When I was twelve I was sick in bed with mumps, listening to a Billy Graham radio broadcast about many souls dying in a South American country without a single word about Christ. I rolled over with tears and begged God to save some of those lives even before I grew up and - even then I knew I couldn't reach everyone in my lifetime.
I drifted off into a vivid dream in which I was held back from becoming a missionary by health problems, still, somehow I had produced a book, and wherever it went around the world, it turned people to faith in Christ.
Later I woke feeling refreshed and excited as if I'd seen a vision. Only I knew visionaries were not well-thought of in our church and community. I was afraid to tell anyone my dream for fear they'd laugh at me or persuade me that it was nothing but that colourful imagination of mine, running away with me again. I did look for an opportunity to confide in my favourite uncle, but it didn't present itself. I tried to talk to a woman from church, but she thought I was eager to be a Bible-translator and I didn't know how to correct her so I clammed up
It was as if I had a secret mission and purpose in life after that, and the more I kept it to myself, the more it grew. Soon I decided I should start practicing and working on that wonderful book. I got a few extra black covered scribblers, and tried writing by moonlight by the window one night. The clouds came and the moon didn't shine every night, and I just got far too sleepy. I went down into the cellar to write the story that was forming in my imagination, using Dad's trouble-light, then hiding my scribblers in an old tin bread box between the the cellar wall and the foundation. Eventually, I decided that I had not had enough true life experiences yet. I'd have to wait until I'd finished high school, had a job and was living on my own.
That day came after I graduated in 1967 and got a job as a telephone operator in Saskatoon. The more I learned about city life and people, the more my fertile mind could cook up plots and characters. At first I longed for them to come true, but one day the insight came that then I'd never have time to write them.
I haunted the public library for books on writing, bought my first manual typewriter and taught myself to type. The fact that I had shift-work came to be an advantage as most of my friends were at university studying to be teachers. I traded shifts with operators who wanted days but not the evening and night shifts. This meant I was at home writing while my friends were in university. When they were home, I was at work.
After six re-writes of my novel I'd learned so much I thought I'd arrived! But there were no publishers in the yellow pages, so I'd have to go east to the big cities where they were. Fortunately, I had a single aunt living in London, Ontario. After much prayer, I decided to quit my job and go live with her until I landed my big contract.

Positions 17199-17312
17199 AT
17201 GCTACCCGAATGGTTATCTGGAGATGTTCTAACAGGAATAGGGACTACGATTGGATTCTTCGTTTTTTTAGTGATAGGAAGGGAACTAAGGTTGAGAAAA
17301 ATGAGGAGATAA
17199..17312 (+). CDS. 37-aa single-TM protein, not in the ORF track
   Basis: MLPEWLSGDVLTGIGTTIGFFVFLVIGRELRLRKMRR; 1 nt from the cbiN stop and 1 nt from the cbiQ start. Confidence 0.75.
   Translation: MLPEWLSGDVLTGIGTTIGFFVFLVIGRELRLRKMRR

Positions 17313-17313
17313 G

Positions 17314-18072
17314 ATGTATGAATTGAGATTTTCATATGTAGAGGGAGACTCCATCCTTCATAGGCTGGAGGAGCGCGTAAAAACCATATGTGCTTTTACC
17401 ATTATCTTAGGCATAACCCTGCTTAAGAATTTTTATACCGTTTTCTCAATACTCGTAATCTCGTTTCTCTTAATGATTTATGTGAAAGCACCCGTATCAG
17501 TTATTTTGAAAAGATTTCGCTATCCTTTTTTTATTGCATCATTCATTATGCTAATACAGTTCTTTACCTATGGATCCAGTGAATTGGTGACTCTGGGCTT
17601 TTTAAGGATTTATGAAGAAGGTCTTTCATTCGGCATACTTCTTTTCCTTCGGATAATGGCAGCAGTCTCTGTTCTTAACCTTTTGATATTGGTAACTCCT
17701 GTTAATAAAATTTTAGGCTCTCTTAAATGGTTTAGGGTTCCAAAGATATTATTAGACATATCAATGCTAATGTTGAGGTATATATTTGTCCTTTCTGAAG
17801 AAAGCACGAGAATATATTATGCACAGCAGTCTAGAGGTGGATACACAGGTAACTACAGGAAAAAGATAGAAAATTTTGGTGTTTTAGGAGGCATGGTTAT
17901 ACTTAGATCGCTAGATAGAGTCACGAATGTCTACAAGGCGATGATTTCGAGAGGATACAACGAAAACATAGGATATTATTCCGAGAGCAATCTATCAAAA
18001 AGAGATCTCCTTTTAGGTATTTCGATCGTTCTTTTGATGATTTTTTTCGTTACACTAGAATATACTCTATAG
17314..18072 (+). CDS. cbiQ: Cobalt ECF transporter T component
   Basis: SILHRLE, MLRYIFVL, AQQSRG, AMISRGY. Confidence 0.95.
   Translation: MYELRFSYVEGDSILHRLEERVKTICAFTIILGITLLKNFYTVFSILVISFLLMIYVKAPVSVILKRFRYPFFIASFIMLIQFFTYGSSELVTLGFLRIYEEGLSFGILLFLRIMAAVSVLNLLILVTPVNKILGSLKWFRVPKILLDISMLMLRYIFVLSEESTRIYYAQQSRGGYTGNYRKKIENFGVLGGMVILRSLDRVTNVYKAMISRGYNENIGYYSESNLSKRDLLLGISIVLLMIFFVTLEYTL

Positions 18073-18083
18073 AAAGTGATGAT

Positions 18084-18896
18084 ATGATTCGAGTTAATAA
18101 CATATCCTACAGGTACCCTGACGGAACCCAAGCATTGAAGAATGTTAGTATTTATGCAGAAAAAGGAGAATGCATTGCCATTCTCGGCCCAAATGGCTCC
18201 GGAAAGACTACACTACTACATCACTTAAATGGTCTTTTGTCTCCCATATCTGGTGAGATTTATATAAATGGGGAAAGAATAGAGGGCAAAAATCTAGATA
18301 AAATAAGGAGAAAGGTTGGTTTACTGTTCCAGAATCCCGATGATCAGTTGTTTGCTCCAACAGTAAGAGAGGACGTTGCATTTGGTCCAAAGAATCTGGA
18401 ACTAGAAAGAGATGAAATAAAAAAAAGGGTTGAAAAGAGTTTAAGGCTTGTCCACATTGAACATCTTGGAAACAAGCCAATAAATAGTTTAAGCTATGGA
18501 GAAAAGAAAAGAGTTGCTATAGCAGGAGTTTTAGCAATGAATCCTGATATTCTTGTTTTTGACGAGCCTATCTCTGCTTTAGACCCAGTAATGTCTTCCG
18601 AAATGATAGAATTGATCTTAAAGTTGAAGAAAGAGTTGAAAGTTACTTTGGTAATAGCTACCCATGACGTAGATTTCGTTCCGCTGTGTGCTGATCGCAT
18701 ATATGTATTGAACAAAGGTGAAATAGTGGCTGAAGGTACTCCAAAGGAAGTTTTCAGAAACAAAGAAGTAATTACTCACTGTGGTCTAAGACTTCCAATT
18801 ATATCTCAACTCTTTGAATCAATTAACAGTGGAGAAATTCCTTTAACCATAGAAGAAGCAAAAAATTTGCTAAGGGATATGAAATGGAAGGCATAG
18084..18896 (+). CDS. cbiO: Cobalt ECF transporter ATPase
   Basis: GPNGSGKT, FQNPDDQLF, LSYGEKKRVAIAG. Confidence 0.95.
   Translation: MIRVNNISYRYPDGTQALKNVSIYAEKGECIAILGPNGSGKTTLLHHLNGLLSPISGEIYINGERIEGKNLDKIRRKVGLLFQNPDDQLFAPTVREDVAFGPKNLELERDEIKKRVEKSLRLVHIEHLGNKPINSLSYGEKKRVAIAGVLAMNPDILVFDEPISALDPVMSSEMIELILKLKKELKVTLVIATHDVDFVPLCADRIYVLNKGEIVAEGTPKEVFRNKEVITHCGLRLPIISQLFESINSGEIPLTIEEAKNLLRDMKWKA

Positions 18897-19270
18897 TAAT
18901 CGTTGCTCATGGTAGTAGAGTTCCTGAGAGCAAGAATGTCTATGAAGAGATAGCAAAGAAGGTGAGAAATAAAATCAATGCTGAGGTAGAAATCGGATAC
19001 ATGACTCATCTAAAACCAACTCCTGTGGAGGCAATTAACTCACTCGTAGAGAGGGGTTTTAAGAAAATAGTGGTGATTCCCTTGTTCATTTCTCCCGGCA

It took me four days of driving there with my '68 Nova packed full of all my possessions, and it was great fun exploring and learning many new things from Aunt Jean. However, I had a rude awakening as I discovered that my manuscript did not impress the ones I sent it to. I ran out of money and had to get a job to live... (There are a lot of stories in that twelve year segment of my life).
In brief, when I prayed and humbly told the Lord I was ready to take whatever He thought was the perfect job for me, He led me through a temporary office agency, to Philips Electronics, where I ended up being the receptionist and switchboard operator for the rest of my years in London. But at the same time, every year by January 1, I was drawn back to my hidden manuscript. I'd take another look and realize that it was a worthy project. After having left it alone a few months I could always see ways to improve it. So I'd tackle it again, with long four hour evenings, and every year about the end of May I'd have it done, and my anticipation would build that this summer it would be published!
I'd become very active in the church Jean attended until she moved away, and my many involvements ate into my writing time, and gave me many friends. The last three years I rented a lovely old house by the Thames, and boarded Christian college girls. Sometimes I joked about being like a cat with nine lives, and living them all at once. But most friends had no idea that I was squeezing another secret life in besides all the evenings I was at church, mentoring my Pioneer Girls, or preparing crafts, or picking up after my college girls (boarders).